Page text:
Couture history to stay in the UK as vintage Vionnet dresses bought by UK museums

UK museums join forces to keep Vionnet's couture collection on British shores

A group of UK museums has joinned forces to keep Vionnet’s couture collection on British shores.

One of fashion’s must-have brands of the moment, Vionnet was recently relaunched with new designer Rodolho Pagialunga at the helm, and the 2010 collection is not to be missed.

For those unfamiliar with the brand, or long-time supporters wanting to remind themselves of some of the original magic, some of Madame Vionnet’s amazing couture creations have now been assured their place in British fashion history thanks to three UK museums.

London’s Victoria and Albert, the Bowes Museum, Barnard Castle, and Bath’s Fashion Museum have jointly acquired nine couture gowns originally designed by Madeleine Vionnet for a wealthy British socialite, after a temporary export ban was placed on them by the British government earlier this year.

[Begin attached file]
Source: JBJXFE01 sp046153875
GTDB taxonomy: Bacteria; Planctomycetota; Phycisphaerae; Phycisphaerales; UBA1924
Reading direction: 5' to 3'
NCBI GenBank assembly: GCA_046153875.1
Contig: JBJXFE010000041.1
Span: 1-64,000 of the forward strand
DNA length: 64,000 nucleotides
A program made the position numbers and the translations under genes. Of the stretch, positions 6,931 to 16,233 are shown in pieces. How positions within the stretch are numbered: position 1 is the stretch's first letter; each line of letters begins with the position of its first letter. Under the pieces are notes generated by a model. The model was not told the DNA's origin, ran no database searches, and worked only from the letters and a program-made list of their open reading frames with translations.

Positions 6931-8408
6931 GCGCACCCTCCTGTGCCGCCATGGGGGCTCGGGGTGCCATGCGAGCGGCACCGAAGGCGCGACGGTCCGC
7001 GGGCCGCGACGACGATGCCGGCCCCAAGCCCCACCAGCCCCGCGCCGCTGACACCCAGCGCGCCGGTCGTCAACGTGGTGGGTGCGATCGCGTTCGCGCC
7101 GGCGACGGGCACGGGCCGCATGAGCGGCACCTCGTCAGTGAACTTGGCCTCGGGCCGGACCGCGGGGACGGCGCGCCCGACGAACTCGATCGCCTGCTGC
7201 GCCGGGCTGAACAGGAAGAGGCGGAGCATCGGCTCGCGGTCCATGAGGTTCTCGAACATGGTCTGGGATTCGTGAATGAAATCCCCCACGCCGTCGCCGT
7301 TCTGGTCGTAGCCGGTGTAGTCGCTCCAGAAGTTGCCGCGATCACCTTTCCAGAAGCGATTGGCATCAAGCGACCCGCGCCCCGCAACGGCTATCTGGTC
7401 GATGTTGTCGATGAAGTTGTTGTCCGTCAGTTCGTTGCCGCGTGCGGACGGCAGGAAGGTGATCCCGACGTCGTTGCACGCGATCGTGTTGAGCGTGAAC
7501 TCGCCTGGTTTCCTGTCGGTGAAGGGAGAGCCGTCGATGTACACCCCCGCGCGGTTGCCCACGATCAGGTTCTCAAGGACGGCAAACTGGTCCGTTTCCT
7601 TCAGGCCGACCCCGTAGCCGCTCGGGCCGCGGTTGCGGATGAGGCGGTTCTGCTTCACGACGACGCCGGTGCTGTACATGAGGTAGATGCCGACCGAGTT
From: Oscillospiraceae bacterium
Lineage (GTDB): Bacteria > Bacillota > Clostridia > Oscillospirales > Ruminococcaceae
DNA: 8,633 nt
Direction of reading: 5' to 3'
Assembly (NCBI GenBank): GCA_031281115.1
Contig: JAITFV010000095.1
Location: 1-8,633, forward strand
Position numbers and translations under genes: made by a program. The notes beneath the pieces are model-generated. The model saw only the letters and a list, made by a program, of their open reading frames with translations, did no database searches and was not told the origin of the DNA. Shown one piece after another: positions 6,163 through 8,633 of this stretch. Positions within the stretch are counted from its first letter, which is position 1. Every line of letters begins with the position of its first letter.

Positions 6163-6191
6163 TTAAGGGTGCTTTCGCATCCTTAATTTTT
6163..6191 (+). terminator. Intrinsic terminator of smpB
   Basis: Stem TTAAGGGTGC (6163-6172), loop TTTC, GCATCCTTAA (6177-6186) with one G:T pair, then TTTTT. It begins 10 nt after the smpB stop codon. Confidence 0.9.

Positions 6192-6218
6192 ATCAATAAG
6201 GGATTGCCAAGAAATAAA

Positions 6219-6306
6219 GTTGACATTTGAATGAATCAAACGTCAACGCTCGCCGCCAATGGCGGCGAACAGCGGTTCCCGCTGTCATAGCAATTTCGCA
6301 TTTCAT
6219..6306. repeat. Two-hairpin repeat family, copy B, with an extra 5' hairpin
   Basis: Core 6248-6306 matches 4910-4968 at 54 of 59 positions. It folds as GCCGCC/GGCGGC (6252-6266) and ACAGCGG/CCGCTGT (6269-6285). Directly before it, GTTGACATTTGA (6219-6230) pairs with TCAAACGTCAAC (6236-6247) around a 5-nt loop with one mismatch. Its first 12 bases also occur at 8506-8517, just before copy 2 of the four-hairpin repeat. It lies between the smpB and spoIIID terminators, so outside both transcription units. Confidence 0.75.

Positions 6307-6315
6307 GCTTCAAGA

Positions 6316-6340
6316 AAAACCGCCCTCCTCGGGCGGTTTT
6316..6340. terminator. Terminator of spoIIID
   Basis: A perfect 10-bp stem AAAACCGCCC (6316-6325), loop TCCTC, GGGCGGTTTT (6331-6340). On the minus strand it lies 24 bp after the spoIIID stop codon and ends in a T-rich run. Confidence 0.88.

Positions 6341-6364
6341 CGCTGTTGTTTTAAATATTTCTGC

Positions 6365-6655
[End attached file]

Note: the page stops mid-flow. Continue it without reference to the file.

The museums joined forces to raise the funds needed to purchase the gowns, which had belonged to Lady Foley, the wife of a former flight lieutenant in the Royal Air Force.

Although outstanding, relatively few examples of Vionnet’s work exist in Britain, and the museums were keen to purchase Foley’s collection.

V&A fashion curator, Sonnet Stanfill, told WWD: ‘These evening dresses represent some of the best work of a designer who made garments of technical brilliance with a lyrical presence, and are an important addition to our collection.’

Here at Marie Claire, we couldn’t agree more.

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